Plans for Extended Validation?


#1

I know with the current state the certificates are going to be Domain Validated (DV). Are there any plans to offer Extended Validation (EV) certificates in the future?


Why should I use any other SSL certificates anymore?
Namecheap Response to Let's Encrypt
Extended Validation Certificates
#2

Continuing the discussion from Green Address bar:


#3

What about having some volunteers that would do that? They’d do it for free and maybe you guys could give them community service hours or something like that.


#4

But this can’t be done by everyone. I mean everyone is able to do it, but the person who does this is also responsible for this.
And from an outer perspective LE is responsible if there is an ‘mistake’ and it would be very bad if LE looses trust as this is the most important thing of CAs.
So basically LE also would have to trust everyone who does this so this can’t be people chosen randomly.


#5

I see now. Thank you!


#6

I assume that OV certificates won’t be issued for similar reasons.


Support for Organization Validation
#7

Yep, that is the case.


#8

I also would welcome “organisation validated” certificates - maybe this is the point where “Let’sEncrypt” could join forces with the already long-term existing “web-of-trust” managed by CACert.org ???


#9

@Schultz-IT-Solutions the main reason why LE is not supporting OV and EV is because the validation procedures are hard to automate.

For the sake of my curiosity, do you have any concrete proposal for how the various organization and business validations (that today involve several back and forth) could be automated and hence performed programmatically via API?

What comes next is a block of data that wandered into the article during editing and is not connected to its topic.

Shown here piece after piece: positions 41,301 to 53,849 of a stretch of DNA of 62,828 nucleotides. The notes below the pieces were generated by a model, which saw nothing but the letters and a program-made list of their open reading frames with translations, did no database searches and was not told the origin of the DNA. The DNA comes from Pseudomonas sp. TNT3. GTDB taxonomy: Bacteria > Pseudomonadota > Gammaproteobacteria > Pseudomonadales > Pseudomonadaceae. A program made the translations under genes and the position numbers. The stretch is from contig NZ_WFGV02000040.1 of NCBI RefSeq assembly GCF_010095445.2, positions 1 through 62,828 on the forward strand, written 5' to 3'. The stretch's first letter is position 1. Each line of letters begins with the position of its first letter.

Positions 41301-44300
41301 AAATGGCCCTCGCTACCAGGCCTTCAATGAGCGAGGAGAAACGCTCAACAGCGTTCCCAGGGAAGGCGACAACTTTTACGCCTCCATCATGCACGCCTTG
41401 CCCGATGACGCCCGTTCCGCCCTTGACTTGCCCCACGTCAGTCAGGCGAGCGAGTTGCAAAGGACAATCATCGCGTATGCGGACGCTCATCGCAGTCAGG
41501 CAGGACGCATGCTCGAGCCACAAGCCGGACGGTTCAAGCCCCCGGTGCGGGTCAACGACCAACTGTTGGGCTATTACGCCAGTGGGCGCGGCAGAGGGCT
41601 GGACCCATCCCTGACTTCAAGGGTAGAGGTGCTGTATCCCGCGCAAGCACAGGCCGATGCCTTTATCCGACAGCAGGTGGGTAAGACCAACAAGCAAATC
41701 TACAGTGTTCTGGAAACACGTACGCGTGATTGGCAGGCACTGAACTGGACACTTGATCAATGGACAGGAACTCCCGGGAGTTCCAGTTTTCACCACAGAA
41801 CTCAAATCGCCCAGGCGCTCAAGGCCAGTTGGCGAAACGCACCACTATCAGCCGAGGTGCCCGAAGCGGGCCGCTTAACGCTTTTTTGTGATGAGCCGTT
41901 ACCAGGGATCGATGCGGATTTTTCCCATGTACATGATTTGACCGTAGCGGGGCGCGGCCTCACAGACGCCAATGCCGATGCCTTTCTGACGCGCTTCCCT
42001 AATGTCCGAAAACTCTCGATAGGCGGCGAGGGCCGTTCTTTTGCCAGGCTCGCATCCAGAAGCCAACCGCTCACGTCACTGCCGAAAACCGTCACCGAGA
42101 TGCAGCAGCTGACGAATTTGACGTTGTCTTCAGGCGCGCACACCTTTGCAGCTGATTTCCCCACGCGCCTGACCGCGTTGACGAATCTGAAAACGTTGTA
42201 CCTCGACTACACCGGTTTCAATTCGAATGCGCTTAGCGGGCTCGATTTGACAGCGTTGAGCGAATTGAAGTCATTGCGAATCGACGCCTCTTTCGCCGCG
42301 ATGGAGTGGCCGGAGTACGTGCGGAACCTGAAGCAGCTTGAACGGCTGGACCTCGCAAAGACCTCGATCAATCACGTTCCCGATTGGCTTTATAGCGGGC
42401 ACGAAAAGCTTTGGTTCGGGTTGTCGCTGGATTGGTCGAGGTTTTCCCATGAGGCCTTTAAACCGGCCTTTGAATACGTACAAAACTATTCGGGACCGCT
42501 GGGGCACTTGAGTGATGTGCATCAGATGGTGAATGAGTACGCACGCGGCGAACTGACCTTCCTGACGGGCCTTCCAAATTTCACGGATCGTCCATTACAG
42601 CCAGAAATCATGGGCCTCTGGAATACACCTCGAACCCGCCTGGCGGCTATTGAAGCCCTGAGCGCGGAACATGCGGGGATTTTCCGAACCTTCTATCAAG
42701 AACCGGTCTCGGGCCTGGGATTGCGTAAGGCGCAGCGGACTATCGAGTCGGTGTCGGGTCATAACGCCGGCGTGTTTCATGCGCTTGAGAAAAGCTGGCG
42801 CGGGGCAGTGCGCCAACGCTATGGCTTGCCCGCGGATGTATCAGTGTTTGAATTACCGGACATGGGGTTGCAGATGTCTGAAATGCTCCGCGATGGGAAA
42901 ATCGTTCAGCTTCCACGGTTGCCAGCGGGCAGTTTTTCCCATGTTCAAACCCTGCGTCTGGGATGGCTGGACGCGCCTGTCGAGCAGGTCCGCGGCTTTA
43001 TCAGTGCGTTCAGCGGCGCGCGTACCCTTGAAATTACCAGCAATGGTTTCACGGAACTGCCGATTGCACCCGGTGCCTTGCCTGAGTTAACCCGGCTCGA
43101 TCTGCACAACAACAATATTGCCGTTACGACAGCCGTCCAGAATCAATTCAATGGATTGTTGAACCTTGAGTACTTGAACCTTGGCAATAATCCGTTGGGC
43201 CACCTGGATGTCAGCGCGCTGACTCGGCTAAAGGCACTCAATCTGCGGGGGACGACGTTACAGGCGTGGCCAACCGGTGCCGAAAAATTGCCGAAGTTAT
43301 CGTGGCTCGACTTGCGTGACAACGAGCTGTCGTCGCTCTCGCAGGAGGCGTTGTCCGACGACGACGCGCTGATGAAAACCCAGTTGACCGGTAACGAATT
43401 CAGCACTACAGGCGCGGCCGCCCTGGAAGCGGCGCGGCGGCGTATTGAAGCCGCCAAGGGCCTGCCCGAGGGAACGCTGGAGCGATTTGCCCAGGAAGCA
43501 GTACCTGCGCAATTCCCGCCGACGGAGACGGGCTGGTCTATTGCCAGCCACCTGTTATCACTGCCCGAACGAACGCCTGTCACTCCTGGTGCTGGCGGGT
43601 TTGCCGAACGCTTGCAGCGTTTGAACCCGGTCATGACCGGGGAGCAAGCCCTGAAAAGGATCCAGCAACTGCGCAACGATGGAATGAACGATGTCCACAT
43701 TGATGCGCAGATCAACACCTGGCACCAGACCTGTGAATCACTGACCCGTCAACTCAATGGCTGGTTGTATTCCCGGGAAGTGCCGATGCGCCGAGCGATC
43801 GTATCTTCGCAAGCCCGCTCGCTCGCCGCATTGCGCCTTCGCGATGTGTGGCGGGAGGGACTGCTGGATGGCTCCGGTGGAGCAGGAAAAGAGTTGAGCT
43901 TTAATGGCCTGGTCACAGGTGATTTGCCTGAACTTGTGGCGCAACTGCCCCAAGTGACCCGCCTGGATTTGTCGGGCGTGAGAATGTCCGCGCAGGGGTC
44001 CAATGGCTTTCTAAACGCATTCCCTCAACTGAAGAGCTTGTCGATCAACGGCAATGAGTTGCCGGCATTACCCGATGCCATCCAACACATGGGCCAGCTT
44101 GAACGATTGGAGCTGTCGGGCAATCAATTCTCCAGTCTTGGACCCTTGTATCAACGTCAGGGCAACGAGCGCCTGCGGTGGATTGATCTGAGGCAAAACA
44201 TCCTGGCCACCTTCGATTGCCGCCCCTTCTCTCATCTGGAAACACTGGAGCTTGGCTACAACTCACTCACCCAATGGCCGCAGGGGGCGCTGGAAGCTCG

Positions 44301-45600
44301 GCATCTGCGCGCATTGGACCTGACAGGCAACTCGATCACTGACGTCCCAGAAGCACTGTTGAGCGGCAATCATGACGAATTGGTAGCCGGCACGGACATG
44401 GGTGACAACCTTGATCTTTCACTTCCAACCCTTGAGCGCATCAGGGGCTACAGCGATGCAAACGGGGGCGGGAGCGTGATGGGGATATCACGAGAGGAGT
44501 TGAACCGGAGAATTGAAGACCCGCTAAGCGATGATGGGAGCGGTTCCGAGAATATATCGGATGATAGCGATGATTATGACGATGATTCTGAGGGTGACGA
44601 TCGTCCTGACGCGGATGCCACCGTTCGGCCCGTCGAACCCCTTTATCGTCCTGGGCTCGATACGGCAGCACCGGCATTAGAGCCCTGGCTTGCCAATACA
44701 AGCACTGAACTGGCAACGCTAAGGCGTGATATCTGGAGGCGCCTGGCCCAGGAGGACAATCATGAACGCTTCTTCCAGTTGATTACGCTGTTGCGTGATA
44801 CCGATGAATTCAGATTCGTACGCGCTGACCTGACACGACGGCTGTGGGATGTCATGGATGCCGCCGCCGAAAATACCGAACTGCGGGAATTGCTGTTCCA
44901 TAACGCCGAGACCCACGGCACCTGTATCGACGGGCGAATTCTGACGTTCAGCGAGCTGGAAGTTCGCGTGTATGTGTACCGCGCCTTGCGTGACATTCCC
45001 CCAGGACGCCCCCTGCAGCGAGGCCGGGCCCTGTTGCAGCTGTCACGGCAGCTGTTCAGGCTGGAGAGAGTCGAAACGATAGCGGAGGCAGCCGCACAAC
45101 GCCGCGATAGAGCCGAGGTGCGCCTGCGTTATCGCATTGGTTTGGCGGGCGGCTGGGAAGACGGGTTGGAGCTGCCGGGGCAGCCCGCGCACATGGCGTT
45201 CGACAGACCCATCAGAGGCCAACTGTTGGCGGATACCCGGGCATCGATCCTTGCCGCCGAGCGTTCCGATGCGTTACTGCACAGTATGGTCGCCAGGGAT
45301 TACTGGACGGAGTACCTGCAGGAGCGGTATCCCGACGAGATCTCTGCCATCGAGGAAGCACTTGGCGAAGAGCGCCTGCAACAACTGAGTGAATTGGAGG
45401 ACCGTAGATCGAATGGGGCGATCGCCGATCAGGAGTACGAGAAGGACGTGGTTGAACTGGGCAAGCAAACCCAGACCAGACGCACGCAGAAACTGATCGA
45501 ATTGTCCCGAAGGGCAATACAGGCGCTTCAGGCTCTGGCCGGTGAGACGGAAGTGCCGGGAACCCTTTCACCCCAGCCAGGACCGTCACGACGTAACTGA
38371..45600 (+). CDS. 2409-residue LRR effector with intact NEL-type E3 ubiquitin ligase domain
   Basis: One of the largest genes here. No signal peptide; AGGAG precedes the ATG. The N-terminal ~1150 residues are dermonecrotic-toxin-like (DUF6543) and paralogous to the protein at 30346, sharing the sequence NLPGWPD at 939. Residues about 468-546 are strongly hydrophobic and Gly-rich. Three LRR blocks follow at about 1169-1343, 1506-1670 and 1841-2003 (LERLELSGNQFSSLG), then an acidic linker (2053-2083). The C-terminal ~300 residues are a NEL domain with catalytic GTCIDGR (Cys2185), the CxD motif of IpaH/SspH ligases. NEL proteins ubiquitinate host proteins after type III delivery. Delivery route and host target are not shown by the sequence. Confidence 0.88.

#10

I have an example for France.

La Poste (the national mail service) offer a service called “Lettre recommendée” id est, you send a mail (actual paper mail) to someone or some organization, and “La Poste” do not give the mail without a proof of identity (usually the national identity card or a passport). Wikipedia tell me that this is called a Registered mail in English.

You can imagine letsencrypt sending a token to someone using a “Lettre recommendée” (via “La Poste” API), delegating the proof of identity to “La Poste”. Then letsencryt get the token a couple of days later, it knowns that “La Poste” has check that the identity in the mail is correct. Letsencrypt just has to make people paid the cost of the “Lettre recommendé”, currently 5,64 €.

Of course, that suppose to trust “La Poste” for identity validation, and that may not be possible…

I don’t known, but, how are actual proof of identity made for OV and EV certificates ?

Édith; for the record, you can send “Lettre Recommendée” using this online form.


#11

@Nit , what you describe is an external process that requires manual intervention and it can’t be performed programmatically. That’s the issue.


#12

But the manual process is externalized, from Letsencrypt point of views it’s automatic:

  1. Send a token using the mail provider API.

  2. Get (or not) the token from the user later (with a time-out in weeks).

  3. identity is (or is not) validated.


#13

No, it’s not, because both the client and LE have to manually interact with an external process. Moreover, the OV and EV validations require specific check about company details, it’s not just a matter of sending out a token. If that would be the case, there would be no need for using a physical mailing service (in fact that’s what LE is doing today with the authorizations for the DV certificates).

In order to be evaluated, the entire process (from the client to the CA and them back to the client) should have no manual intervention. And what you described doesn’t match this criteria.


#14

Hello weppos,
CACert.org 's web of trust is a global network of persons who validated their identity against each other.